The average American has saved less than 7 percent of his desired retirement nest egg. Even those fast approaching retirement age are not well-funded. Respondents aged 50 to 59 have saved an average of only $29,000 for retirement.
Middle-class Americans think they need $300,000 to fund their retirement, but on average have only saved $20,000, according to a survey released by Wells Fargo & Co. Consequently, more than a third of respondents believe they will have to work during retirement in order to afford the things they want or just to make ends meet.
“Middle class” is defined as those aged 30 to 69 with $40,000 to $100,000 in househoAld income or $25,000 to $100,000 in investable assets and those aged 25 to 29 with income or investable assets of $25,000 to $100,000.
This is another blow for Generation Y. The percentage of Americans with at least a bachelor’s degree who are unemployed reached 5.1 percent, the highest figure since the Bureau of Labor Statistics started tracking the number in 1970.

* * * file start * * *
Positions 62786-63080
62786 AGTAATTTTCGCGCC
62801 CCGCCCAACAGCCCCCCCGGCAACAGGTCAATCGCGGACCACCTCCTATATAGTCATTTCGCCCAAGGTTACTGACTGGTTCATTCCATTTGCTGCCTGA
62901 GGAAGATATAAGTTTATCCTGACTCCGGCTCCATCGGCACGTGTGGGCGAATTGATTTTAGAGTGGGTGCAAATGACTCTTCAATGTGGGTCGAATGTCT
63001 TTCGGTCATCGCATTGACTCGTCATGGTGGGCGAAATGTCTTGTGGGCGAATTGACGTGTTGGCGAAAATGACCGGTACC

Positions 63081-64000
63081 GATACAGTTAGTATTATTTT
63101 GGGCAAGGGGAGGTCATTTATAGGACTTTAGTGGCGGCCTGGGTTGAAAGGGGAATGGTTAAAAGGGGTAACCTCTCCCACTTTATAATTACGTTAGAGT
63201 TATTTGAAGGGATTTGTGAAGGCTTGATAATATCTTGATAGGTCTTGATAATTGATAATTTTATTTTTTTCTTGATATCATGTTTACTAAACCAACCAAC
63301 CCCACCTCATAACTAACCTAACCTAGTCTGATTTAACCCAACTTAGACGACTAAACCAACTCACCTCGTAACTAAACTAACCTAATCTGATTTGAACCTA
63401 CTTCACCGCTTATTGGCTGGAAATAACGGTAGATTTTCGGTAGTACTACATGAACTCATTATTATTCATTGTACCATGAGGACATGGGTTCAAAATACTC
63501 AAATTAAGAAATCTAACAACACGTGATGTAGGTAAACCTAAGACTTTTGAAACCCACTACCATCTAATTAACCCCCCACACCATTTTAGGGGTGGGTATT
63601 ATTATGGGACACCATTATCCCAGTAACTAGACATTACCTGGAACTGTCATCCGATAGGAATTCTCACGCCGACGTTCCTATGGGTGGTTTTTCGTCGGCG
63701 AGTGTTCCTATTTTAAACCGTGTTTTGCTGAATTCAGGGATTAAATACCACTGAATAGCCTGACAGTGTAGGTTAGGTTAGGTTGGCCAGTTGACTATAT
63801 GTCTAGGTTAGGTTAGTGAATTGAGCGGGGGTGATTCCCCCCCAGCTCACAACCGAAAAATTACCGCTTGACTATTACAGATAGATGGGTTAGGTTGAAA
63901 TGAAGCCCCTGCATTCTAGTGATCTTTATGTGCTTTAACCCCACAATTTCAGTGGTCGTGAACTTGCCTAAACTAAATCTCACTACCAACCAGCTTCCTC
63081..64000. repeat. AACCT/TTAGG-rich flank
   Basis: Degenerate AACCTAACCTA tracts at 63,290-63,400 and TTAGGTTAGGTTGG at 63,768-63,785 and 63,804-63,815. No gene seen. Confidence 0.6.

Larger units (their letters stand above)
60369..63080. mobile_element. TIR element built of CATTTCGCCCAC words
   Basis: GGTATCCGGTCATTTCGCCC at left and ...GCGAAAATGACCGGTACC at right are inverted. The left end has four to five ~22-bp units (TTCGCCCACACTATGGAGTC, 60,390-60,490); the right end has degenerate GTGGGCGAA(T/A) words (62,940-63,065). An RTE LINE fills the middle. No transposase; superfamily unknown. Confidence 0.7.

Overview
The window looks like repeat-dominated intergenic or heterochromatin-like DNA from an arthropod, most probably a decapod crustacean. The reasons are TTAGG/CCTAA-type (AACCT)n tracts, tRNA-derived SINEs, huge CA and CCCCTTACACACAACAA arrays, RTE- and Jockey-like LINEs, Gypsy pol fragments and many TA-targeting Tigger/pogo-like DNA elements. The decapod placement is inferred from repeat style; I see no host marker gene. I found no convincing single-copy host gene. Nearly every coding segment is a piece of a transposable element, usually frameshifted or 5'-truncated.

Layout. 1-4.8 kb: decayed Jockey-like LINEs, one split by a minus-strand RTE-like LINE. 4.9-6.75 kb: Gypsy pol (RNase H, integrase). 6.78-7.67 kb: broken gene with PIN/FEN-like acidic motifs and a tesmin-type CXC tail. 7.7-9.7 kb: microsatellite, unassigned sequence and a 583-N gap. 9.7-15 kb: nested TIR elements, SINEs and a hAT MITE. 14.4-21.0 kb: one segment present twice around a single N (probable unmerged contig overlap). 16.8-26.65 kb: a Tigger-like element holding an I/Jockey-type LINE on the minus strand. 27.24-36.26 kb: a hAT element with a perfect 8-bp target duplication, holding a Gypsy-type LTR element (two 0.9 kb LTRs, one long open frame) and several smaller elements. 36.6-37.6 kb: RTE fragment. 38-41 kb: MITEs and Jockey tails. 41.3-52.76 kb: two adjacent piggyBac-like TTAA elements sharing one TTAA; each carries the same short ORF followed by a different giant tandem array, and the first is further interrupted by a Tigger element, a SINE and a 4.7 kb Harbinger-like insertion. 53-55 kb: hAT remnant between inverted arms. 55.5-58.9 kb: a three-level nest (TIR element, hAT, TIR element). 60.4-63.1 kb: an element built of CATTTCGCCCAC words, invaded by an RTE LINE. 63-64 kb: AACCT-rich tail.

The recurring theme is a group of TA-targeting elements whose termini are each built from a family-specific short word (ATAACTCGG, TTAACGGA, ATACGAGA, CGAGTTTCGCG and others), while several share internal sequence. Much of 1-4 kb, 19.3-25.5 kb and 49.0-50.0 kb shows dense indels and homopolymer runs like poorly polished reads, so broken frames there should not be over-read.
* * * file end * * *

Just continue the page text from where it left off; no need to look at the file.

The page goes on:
Meanwhile, national unemployment rose to 9.8 percent from 9.6 percent last month. Those with advanced educations have a massive impact on the overall rate of unemployment as that group accounts for 30 percent of the labor force.
Unemployment levels for lower-educated individuals however, still remain much higher. Ten percent of high school graduates are unemployed and an even larger 15.7 percent without high schools diplomas are jobless. That’s particularly troubling when you consider that 30 percent of young people still drop out of high school in the United States.
Creating jobs is obviously a priority for government and business to revitalize our economy. But the unemployment rate will remain high for years to come with so many unemployed workers who have achieved a high school diploma or less.